Two sculptures, shaped like robots, stand next to each other in front of a white wall at a museum. Each sculpture is made up of a number of old televisions and switchboards. Both appear to have faces. A blurry museum goer on the move is visible to the left.
Tate Modern, London, UK. October 2019. Images: Robot sculptures “Aunt” (1986) & “Uncle” (1986). Private Collections. Image courtesy of Malcolm Park/Alamy Live News.

Why she picked Nam June Paik as a documentary subject

In the West, a lot of people just don’t know who he is outside of the art world. I noticed that even people in cultural fields don’t know who he is, which was very surprising to me. In Korea, everyone—even people on the street—knows his name. I was like, “I would love for more people to know who he is and his artwork and what he contributed to history.” He's a really important figure, both in and also outside of the art world. That’s another thing that I tried to do with the film: to show how he was thinking about the world and how you can do that through art.

A museum visitor in a puffer jacket and trousers stands in front of a video installation. Around 50 television sets sit atop each other, playing different footage, some abstract and multicolored, others housing cinematic visuals of the cosmos.
Tate Modern, London, UK. October 2019. Image courtesy of Malcolm Park/Alamy Live News.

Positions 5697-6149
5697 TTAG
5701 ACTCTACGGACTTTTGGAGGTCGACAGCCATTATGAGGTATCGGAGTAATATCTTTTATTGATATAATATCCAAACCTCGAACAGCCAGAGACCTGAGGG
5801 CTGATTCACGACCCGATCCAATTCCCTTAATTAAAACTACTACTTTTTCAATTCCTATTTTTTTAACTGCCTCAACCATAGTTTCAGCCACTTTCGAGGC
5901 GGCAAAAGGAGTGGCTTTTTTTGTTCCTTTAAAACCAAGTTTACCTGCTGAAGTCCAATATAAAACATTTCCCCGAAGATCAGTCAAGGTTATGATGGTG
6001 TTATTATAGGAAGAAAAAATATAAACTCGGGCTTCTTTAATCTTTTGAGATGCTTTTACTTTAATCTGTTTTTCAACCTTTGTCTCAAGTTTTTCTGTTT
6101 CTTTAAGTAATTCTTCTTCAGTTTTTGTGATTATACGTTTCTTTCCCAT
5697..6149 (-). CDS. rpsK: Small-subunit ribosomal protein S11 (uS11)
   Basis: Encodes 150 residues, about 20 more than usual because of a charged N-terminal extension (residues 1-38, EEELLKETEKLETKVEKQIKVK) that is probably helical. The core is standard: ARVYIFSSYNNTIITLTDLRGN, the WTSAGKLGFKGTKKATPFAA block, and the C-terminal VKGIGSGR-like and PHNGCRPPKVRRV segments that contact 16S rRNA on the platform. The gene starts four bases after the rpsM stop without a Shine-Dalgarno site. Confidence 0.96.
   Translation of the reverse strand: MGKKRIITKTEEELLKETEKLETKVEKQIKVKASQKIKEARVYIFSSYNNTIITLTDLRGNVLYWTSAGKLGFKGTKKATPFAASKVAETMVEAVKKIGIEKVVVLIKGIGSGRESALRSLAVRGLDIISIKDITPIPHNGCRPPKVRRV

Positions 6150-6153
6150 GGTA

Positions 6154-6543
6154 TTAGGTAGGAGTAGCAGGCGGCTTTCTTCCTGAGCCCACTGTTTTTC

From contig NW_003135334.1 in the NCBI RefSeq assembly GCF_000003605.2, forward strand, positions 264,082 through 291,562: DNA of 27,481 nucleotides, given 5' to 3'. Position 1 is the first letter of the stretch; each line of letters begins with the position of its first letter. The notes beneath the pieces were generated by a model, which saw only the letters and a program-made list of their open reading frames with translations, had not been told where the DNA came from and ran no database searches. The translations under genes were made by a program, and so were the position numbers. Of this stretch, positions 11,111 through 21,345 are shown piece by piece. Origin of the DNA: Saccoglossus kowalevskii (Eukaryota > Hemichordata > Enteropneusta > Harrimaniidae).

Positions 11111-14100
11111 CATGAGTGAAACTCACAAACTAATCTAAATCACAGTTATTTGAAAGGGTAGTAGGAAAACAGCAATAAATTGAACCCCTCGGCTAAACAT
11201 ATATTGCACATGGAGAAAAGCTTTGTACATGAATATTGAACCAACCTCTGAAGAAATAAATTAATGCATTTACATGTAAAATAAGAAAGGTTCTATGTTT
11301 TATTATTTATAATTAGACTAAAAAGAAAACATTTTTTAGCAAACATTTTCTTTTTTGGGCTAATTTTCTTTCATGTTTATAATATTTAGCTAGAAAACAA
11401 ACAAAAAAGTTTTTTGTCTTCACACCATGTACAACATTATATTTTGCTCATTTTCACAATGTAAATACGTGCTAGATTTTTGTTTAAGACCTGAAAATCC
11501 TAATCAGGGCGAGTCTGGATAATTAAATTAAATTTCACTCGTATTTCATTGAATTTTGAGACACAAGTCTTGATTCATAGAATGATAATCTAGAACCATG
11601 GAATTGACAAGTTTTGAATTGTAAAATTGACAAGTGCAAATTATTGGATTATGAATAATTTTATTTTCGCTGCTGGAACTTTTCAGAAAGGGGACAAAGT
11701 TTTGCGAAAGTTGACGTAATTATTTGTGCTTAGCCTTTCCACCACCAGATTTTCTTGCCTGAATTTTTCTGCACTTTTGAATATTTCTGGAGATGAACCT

Tweet this
He was already uncovering, as early as the 60s, the world that we’re living in now.
The artist Nam June Paik, an East Asian man with dark hair and wearing a white striped shirt, is pictured in a black and white photograph smiling and holding a large statue of Buddha. Three television sets or monitors are shown suspended from the ceiling behind him with cables running between them.
Nam June Paik holds a large statue of Buddha. Courtesy of Greenwich Entertainment.

Why he’s the father of video art in more ways than one

Of course, he’s a pioneer in his field. But what really makes the father of video art is that he created this fertile ground by handing the tools and showing the way for younger artists. He really, really cared about the next generation. He would meet anyone and he would always try to help people. A moment I didn’t include, because the film was getting way too long, was him meeting this guy visiting from Europe who’s a science genius. Nam June Paik says, “Hey, why don’t you study at MIT?” and the guy is like, “I don’t really know anyone there, I would like to stay in America, but I don’t know how.” And Nam June goes: “Wait, let me see if I know someone there.” He's really trying to connect people. That's very beautiful and inspiring.

How she first encountered Nam June Paik